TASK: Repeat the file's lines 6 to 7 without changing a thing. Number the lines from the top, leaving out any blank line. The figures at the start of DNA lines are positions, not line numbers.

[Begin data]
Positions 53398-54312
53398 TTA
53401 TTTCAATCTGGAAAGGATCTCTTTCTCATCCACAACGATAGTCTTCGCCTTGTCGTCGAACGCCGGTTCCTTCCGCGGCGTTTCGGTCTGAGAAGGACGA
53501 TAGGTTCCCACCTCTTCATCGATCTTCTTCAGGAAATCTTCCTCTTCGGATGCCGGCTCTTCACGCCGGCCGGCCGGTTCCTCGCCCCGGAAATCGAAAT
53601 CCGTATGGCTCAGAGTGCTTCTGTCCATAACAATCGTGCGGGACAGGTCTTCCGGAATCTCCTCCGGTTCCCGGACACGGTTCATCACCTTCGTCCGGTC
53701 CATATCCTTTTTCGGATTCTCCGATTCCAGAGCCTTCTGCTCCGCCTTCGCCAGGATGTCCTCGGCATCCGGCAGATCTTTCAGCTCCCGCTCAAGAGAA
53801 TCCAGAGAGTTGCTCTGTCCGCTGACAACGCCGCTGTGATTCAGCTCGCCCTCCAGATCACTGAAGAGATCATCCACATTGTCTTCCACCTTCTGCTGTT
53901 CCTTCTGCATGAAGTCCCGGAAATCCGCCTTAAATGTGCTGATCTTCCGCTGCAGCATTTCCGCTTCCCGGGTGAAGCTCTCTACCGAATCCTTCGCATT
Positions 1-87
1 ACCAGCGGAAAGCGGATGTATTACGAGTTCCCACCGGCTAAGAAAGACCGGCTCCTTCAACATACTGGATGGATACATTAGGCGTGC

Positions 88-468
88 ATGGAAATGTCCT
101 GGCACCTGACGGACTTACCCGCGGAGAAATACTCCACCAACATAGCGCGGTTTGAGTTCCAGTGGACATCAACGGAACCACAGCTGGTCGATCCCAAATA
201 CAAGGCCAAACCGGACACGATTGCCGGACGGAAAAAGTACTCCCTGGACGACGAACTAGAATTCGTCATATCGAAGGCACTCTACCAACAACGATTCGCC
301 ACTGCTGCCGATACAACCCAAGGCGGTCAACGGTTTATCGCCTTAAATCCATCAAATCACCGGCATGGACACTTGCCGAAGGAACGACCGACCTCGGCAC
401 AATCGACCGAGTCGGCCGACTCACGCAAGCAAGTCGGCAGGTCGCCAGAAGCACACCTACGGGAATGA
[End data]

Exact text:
53701 CATATCCTTTTTCGGATTCTCCGATTCCAGAGCCTTCTGCTCCGCCTTCGCCAGGATGTCCTCGGCATCCGGCAGATCTTTCAGCTCCCGCTCAAGAGAA
53801 TCCAGAGAGTTGCTCTGTCCGCTGACAACGCCGCTGTGATTCAGCTCGCCCTCCAGATCACTGAAGAGATCATCCACATTGTCTTCCACCTTCTGCTGTT